September 20, 2011

St. John Maximovitch: Modern Russian Holy Man

By Anna Kuksa

I once met a holy man in the Nyack church that I attended with my family. At the time, I was a little girl and did not realize it. Neither did a lot of people, not for another 30 years or so.

He was a Bishop and was visiting from San Francisco. After the liturgy, as customary, I kissed the cross and his hand. This in itself was a great blessing, a blessing that has been with me ever since. I distinctly remember the round, black glasses he wore and how his head tilted every so slightly to the right. He exuded an aura of peace and didn’t frighten me in the manner that most priests and bishops did.

Originally, the man’s name was Mikhail Maximovitch. He was born in Russia and moved to Belgrade after the Russian Revolution. Many Russians fled the Communist regime: some, as was the case of my family waited longer, others left sooner.

In Belgrade as a young man, Mikhail felt the pull to church life and he pursued and graduated with a degree in theology from the university. Soon after, he became a monk and took the name John. Eventually, he was transferred to China and assumed the role of the Bishop of Shanghai. Many Russian expatriates had fled to China and as a result, they needed a leader. In 1962, Bishop John came to America when he was assigned to San Francisco.

There was a lot of drama in church politics that I won’t mention, but suffice it to say that drama is a part of life.

Bishop John was a living saint, not eating or sleeping much, spending his time praying and doing good deeds. His fasting and prayer and worked miracles: there were many instances of healings by Bishop John while he was alive and even more miraculous events after his death. People witnessed how he appeared in two places at once, how he floated in the air and had a glowing light around his body, especially after Easter services.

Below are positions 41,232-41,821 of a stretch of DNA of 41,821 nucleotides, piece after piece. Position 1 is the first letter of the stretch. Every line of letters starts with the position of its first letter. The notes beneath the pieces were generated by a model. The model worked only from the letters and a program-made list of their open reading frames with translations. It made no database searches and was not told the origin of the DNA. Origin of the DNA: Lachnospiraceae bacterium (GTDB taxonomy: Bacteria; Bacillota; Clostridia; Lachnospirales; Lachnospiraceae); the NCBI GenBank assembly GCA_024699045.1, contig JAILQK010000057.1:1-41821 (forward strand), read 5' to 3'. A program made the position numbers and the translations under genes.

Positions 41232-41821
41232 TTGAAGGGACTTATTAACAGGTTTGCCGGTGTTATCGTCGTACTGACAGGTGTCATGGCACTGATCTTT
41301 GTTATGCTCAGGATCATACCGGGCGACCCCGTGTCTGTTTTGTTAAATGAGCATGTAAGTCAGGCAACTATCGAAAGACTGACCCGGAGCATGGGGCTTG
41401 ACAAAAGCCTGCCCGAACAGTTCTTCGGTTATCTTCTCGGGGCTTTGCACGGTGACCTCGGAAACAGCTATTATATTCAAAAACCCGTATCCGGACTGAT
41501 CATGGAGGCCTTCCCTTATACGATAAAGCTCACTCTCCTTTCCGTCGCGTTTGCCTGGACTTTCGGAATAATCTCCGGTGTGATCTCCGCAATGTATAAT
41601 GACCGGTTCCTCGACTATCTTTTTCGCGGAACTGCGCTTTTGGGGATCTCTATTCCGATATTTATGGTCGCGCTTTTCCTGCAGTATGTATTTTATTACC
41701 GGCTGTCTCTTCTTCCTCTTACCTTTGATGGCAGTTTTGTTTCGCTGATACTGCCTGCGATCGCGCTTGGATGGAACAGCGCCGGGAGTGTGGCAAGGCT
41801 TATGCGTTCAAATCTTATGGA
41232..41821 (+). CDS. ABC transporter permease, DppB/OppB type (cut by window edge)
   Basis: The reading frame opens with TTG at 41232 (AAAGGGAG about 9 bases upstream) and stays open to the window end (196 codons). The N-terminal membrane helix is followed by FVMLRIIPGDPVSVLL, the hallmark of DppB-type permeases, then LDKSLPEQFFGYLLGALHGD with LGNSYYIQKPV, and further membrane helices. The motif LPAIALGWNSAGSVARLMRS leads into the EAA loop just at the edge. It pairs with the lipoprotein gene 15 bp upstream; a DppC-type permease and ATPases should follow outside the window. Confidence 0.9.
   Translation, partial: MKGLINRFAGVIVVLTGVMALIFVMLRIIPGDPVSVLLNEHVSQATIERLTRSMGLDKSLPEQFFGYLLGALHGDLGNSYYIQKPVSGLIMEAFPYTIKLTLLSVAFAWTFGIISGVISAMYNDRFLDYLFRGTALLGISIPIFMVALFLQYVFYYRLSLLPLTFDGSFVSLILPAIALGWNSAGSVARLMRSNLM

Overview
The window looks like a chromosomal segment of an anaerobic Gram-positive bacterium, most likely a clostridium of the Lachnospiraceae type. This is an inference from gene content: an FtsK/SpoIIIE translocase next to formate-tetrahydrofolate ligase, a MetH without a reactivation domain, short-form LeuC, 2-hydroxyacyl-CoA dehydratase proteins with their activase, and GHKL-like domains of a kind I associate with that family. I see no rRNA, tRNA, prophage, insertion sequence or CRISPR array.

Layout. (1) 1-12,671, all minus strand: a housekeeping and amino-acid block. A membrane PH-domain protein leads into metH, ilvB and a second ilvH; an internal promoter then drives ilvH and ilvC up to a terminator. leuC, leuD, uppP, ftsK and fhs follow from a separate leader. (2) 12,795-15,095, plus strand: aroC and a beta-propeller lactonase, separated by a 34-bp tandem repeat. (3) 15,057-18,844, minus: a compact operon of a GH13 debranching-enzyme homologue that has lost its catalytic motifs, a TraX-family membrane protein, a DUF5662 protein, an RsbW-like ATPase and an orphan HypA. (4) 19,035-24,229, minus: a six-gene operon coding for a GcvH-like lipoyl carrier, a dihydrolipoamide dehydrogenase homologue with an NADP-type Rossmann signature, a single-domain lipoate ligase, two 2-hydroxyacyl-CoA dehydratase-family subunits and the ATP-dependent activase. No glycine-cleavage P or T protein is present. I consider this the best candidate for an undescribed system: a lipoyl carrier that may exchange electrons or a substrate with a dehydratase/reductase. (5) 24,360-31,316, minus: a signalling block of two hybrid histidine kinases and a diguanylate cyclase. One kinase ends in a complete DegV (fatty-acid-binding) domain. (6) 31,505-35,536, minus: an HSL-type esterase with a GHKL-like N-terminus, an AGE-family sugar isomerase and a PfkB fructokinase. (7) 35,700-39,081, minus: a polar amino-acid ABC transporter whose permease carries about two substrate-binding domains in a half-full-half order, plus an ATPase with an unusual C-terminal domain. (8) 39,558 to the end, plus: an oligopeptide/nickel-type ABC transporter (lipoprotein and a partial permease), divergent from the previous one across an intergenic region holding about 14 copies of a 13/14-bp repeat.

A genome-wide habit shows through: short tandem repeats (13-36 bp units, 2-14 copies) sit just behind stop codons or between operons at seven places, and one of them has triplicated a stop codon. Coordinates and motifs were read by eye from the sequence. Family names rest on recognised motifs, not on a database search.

By his own prediction, he died on July 2, 1966 and his body was entombed in a sepulcher in The Cathedral of the Theotokos, Joy of All Who Sorrow in San Francisco.

I visited this magnificent Russian cathedral on Geary Boulevard in San Francisco on a trip to California in 1988.

The tomb was underneath the church and even though it was below ground, the room was bright, lit by burning candles on the stands that stood around the sepulcher. The burning incense filled my lungs as I crossed myself and bent over to kiss the cold granite of his tomb. Silently, I said my prayer and asked the Bishop to intercede on my behalf with the Divine. My prayer was not for myself, and, I can assure you that to this day, it remains answered. Many other supplications were answered as well.

I was not the only one whose prayer was answered. Many Russian Orthodox persons, both here in America and abroad, petitioned the Russian Orthodox Church to consider sainthood for Bishop John. In 1994, after much study, the Church canonized him. His sepulcher was opened and it was discovered that his body was incorrupt, meaning that it had not decomposed despite the fact that the body had not been embalmed.

In 1994, I returned to San Francisco and witnessed the glorification along with hundreds of others. It was a glorious, once in a lifetime event. Although the services were long, I did not tire and afterwards, I paid my respects to wonderworker Saint John of Shanghai and San Francisco. His body now rests in a glass tomb, in the Cathedral upstairs.

I realize that some don’t recognize saints and there are even fewer who are fortunate to meet one in their lifetime. All I can say is that some souls are more advanced than others in the spiritual sense and their life’s mission is devoted to prayer, helping and serving others. In serving others, they serve the Divine.

What you may not realize, either, is that all of us have the potential.